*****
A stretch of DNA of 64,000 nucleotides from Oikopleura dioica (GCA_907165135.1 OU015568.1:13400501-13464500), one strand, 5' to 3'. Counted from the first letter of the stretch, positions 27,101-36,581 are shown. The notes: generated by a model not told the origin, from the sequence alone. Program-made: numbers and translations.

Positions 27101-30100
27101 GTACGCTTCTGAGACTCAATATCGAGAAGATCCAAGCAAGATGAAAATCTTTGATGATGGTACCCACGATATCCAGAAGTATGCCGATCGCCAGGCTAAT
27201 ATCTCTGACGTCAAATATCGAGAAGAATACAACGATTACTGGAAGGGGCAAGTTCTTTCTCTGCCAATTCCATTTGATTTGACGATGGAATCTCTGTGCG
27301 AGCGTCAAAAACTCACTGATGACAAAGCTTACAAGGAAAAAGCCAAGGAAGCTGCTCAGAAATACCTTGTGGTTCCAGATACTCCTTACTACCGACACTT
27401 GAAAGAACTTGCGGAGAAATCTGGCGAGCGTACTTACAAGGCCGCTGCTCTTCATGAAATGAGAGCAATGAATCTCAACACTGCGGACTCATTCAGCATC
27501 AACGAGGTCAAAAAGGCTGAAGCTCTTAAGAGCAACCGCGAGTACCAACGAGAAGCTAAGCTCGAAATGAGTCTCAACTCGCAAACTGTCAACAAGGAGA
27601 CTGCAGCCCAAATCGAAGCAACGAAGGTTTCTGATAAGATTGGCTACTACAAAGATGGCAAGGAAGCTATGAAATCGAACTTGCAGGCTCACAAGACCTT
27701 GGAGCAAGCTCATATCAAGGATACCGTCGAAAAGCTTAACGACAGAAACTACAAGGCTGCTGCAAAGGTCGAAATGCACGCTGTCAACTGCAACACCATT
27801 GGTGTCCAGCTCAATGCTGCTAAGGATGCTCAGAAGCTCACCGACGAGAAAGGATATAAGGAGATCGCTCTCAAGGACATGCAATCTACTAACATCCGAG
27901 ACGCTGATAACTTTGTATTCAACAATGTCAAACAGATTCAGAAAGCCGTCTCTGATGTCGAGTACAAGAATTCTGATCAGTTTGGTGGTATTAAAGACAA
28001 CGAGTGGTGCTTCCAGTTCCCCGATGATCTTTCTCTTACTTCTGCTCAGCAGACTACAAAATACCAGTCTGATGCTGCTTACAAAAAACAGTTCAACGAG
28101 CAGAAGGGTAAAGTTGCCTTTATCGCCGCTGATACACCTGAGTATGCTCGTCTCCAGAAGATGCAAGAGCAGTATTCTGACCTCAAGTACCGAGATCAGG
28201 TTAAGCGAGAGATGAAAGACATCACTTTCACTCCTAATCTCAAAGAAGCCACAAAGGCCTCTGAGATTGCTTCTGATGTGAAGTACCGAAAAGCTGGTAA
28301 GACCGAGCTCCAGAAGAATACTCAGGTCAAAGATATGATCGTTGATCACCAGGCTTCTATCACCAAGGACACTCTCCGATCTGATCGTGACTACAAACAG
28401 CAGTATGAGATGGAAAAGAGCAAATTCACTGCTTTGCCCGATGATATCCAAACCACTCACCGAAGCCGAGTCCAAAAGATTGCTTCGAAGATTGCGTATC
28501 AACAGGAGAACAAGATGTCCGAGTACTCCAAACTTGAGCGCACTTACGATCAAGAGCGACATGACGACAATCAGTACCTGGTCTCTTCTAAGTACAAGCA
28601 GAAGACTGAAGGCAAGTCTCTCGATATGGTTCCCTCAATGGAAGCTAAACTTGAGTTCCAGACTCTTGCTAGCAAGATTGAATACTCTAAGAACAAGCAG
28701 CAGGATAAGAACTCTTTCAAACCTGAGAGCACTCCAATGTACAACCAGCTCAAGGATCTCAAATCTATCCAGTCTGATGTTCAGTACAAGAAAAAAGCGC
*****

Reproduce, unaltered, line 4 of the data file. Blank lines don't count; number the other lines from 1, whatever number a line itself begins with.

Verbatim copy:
27201 ATCTCTGACGTCAAATATCGAGAAGAATACAACGATTACTGGAAGGGGCAAGTTCTTTCTCTGCCAATTCCATTTGATTTGACGATGGAATCTCTGTGCG